Document Detail

Changes in corticomotor excitability after fatiguing muscle contractions.
MedLine Citation:
PMID:  11102907     Owner:  NLM     Status:  MEDLINE    
To investigate whether the type and duration of activity influences corticomotor excitability following fatiguing exercise, we compared motor evoked potential (MEP) responses of the biceps brachii to transcranial magnetic stimulation (TMS) during recovery from two different exercise regimens. Responses were recorded in both the resting state and during a weak contraction. Ten subjects performed a 60-s maximal voluntary contraction (MVC) and, on a subsequent occasion, a sustained 20% MVC to the point of exhaustion. Resting MEP amplitude declined following maximal and submaximal protocols, reaching 34% and 31% of pre-exercise means, respectively (P < 0.001 for both). In contrast, mean facilitated MEP amplitude showed a smaller and more transient decrement following the sustained submaximal effort (64%; P < 0.05), but not the 60-s MVC. Abolition of the postexercise depression in resting MEP amplitude by a weak tonic contraction indicates that decreases in excitability at the spinal level contribute to the reduced corticomotor excitability observed after fatiguing exercise.
P Sacco; G W Thickbroom; M L Byrnes; F L Mastaglia
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Publication Detail:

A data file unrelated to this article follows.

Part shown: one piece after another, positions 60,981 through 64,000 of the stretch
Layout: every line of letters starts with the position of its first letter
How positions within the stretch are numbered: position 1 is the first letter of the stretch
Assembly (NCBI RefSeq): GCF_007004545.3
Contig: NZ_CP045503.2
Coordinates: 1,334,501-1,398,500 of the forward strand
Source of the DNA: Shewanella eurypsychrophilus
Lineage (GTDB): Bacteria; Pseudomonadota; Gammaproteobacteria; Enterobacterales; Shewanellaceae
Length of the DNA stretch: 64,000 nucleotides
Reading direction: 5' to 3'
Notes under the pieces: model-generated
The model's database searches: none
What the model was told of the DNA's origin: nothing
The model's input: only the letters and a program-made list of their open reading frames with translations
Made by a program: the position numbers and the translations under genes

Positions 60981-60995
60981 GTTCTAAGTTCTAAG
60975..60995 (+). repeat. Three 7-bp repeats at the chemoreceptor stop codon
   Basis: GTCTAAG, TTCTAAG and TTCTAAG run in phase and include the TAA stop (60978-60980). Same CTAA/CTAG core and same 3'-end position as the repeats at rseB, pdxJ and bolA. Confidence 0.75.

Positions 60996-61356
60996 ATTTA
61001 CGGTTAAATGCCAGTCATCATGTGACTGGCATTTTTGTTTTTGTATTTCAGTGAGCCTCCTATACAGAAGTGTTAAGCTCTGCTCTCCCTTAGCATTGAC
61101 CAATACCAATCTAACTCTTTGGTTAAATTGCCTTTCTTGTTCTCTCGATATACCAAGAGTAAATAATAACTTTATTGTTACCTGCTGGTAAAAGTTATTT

Type:  Journal Article    
Journal Detail:
Title:  Muscle & nerve     Volume:  23     ISSN:  0148-639X     ISO Abbreviation:  Muscle Nerve     Publication Date:  2000 Dec 
Date Detail:
Created Date:  2000-12-12     Completed Date:  2000-12-22     Revised Date:  2008-11-21    
Medline Journal Info:
Nlm Unique ID:  7803146     Medline TA:  Muscle Nerve     Country:  UNITED STATES    
Other Details:
Languages:  eng     Pagination:  1840-6     Citation Subset:  IM    
Copyright Information:
Copyright 2000 John Wiley & Sons, Inc.
Centre for Neuromuscular and Neurological Disorders, Australian Neuromuscular Research Institute, University of Western Australia, Queen Elizabeth II Medical Centre, Perth, Western Australia 6009, Australia.
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MeSH Terms
Action Potentials / physiology
Brain / physiology*
Evoked Potentials, Motor / physiology*
Exercise / physiology
Isometric Contraction / physiology*
Muscle Fatigue / physiology*
Muscle, Skeletal / innervation,  physiology*
Physical Exertion / physiology*
Time Factors

From MEDLINE®/PubMed®, a database of the U.S. National Library of Medicine

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